The 5 reasons you do what you do.

January 18, 2024

Why do you work? Whether it’s to get paid or to serve as a volunteer, what motivates you to go do your thing?

There are a range of reasons we get up and get after it. One end of the work incentive scale feels dark and threatening and the other end feels bright and promising. Some of these motivations preoccupy us and others never generate a second thought. Some cause anxiety and others invoke enthusiasm.

Next time you are prepping for your day, facing the mirror, brushing your teeth, shaving or putting on your makeup, ask yourself, “Why am I going to do this?” I’ll bet your answer will fall into one or more of these motivations.

The 5 reasons I work:

  1. “I’ve got a gun to my head.”

“I have no choice, or I feel like I have no choice.” For some the coercion is financial. They need the money so badly that they stuff their frustration and grind it out. Needing to make ends meet is a powerful stimulus. So are the “golden handcuffs” of a lucrative job that have locked you in to a lifestyle you can’t downsize. For others the coercion is personal. Somebody has bullied them into a corner They can’t escape the strong-armed pressure of a powerful influencer.

  1. “Because I said I would.”

“I made a commitment and I’ll stick to it.” It’s not with bitterness you go about your tasks, but it is with a sense of resignation. “I signed a contract.” “I made a promise.” This motivation is not as negative as the first, but it really isn’t very inspiring. It does not imply that your work will be lackluster, but you might not feel much of an urge to go above and beyond in your contribution.

  1. “It’s just what I do.”

“This work comes naturally to me. “I’ve always done it.” This is the “wash, rinse, repeat” motivation. Some of our labor is so normal and we’re so used to it that we never think much about it. Like the previous incentive, this one does not preclude good work. As a matter of fact, it implies at least a satisfactory job performance due to longevity and experience. But does it energize? Does it give life? Probably not.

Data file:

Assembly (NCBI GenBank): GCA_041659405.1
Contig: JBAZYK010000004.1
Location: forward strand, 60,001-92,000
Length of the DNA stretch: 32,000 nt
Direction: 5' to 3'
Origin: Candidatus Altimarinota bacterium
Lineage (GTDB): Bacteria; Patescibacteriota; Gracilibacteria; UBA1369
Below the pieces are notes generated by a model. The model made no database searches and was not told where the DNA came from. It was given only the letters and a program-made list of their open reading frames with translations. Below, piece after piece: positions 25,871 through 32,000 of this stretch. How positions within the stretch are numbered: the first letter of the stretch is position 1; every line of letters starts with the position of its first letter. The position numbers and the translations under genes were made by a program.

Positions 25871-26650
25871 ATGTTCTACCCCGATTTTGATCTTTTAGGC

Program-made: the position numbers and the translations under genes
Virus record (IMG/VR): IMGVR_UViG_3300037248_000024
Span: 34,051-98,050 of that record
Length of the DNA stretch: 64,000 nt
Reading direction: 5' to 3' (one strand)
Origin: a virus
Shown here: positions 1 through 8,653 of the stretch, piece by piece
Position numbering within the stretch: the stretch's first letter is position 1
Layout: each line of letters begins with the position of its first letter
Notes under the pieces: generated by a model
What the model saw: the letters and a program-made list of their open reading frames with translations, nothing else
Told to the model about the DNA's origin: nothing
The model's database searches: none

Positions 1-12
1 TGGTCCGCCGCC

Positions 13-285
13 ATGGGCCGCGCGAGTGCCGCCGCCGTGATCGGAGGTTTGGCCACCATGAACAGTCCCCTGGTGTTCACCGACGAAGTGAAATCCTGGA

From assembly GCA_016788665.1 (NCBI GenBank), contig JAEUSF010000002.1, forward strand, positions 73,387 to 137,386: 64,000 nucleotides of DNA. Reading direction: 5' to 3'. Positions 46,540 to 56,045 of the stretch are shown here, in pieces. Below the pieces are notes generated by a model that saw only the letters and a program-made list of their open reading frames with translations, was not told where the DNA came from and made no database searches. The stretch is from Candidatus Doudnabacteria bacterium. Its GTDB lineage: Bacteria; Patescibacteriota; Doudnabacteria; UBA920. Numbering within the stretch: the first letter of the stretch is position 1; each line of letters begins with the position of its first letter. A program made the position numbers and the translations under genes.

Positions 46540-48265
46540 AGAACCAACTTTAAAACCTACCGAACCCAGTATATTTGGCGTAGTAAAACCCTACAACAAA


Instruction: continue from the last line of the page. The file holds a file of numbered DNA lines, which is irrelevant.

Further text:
1. “It’s my duty.”

“I feel responsible for this.” “Somebody needs me.”  Duty is one of the most powerful motivators. And when coupled with a clear vision it can stimulate excellent work. Work that stems from an obligation to a company, an organization or a movement can come from a very deep place in us. It also can feel like a burden. This motivation can continue at a high level, but only by a constant re-infusion of vision and encouragement. Duty work must see results to reinvigorate it. Otherwise, it leads to exhaustion.

  1. “It’s my calling!”

“It gives my life meaning.” Here’s a typical statement coming from a person working from a sense of calling: “I can’t believe they pay me to do this!” Working out of calling or destiny is the ultimate convergence of life story, personality, skills and passions. No matter the amount of time or effort it takes to do a thing related to your calling, your “bucket” gets filled. You actually receive an infusion of life. It is, perhaps, the holy grail of work motivation.

Which of these incentives drives you? Are you satisfied with it? Would you like to reform your approach to work? Stay tuned! Over the next few weeks, in my newsletters and blog post we’ll explore this further.

Please forward this to anyone you know who might benefit. And, as always, reach out if I can help you or your organization discover and thrive in your “why”!


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